Danish cartoonist attacker has 10-year sentence confirmed
COPENHAGEN - Agence France-Presse
Danish cartoonist Kurt Westergaard, sits in the offices of Danish newspaper Jyllands-Posten in Aarhus, Denmark. AP photoThe Somali man who attacked a Danish cartoonist for caricaturing the Prophet Mohammed will serve 10 years in prison before being expelled from Denmark, the Supreme Court confirmed today.
"There is no reason to change the 10-year prison sentence," Denmark's highest court ruled, stressing that Mohamed Geele, who attacked cartoonist Kurt Westergaard at his home on January 1, 2010 with an axe, was guilty of "attempted terrorism".
The court also confirmed that once he has served his sentence the now 30-year-old Somali citizen would be expelled from Denmark and banned from ever returning.
Geele, who has been living in the Scandinavian country since he was 14 and has a wife and four young children there, had appealed his sentence to the Supreme Court, insisting the attack had nothing to do with terrorism and that he had only been trying to frighten Westergaard.
He was initially sentenced to nine years behind bars in February 2011, but an appeals court hiked his sentence four months later to 10 years.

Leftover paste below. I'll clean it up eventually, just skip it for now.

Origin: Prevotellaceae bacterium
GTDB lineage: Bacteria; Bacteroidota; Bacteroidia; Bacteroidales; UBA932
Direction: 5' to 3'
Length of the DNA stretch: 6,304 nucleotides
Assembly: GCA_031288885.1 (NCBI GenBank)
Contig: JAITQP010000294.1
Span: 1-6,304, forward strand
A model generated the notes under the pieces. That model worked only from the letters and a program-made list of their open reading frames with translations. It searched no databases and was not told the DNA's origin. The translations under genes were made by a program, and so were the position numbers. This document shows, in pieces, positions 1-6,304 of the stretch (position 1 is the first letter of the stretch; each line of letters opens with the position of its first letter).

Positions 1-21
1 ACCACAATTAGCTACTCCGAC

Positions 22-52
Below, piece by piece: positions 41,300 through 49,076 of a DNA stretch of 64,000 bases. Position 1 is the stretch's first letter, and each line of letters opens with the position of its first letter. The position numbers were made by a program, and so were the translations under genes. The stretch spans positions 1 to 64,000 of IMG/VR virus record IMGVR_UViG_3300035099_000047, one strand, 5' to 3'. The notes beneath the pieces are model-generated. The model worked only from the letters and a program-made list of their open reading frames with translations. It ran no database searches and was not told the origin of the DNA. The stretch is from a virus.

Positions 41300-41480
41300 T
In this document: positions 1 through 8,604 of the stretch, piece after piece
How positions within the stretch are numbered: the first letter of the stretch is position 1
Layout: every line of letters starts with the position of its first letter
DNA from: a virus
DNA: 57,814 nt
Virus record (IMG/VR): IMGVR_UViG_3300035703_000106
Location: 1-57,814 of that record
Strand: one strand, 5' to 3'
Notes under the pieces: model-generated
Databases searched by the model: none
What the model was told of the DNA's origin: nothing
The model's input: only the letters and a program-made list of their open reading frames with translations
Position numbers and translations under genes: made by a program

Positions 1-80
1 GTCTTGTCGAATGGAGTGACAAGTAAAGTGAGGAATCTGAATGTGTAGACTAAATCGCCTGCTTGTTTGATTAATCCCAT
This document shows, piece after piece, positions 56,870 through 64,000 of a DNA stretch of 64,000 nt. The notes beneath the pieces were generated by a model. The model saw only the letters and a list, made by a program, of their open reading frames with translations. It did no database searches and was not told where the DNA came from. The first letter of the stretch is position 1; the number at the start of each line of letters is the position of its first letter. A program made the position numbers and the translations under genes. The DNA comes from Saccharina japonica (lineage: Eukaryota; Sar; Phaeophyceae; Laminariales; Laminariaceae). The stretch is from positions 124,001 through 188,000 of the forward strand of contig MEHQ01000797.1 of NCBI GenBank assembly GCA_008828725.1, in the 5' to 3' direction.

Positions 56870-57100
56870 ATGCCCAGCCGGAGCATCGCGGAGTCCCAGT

"I feel somewhat sorry for this Geele. But it is satisfying for me to see an end to this case," Westergaard himself told the Ritzau news agency Wednesday.
"Such an action is indeed terrorism. He attacked me, but he affected all of society," he said.
The Somali broke into 76-year-old Kurt Westergaard's home near Aarhus in central Denmark on January 1, 2010 wielding an axe and screaming, "You must die! You are going to hell!", according to the cartoonist's testimony last year.
Geele, who is suspected of having links to the Somali Islamist movement Al-Shebab, had threatened police arriving on the scene with his axe and knife and was shot twice before being placed under arrest.
Westergaard has faced numerous death threats since the publication of his drawing, the most controversial of the 12 cartoons of the Prophet Mohammed that appeared in the Danish daily Jyllands-Posten on September 30, 2005 and which sparked angry and at times deadly protests across the Muslim world.
Today's ruling came as four people face trial in Denmark for "attempted terrorism" for allegedly plotting to massacre staff at the same paper over the cartoons.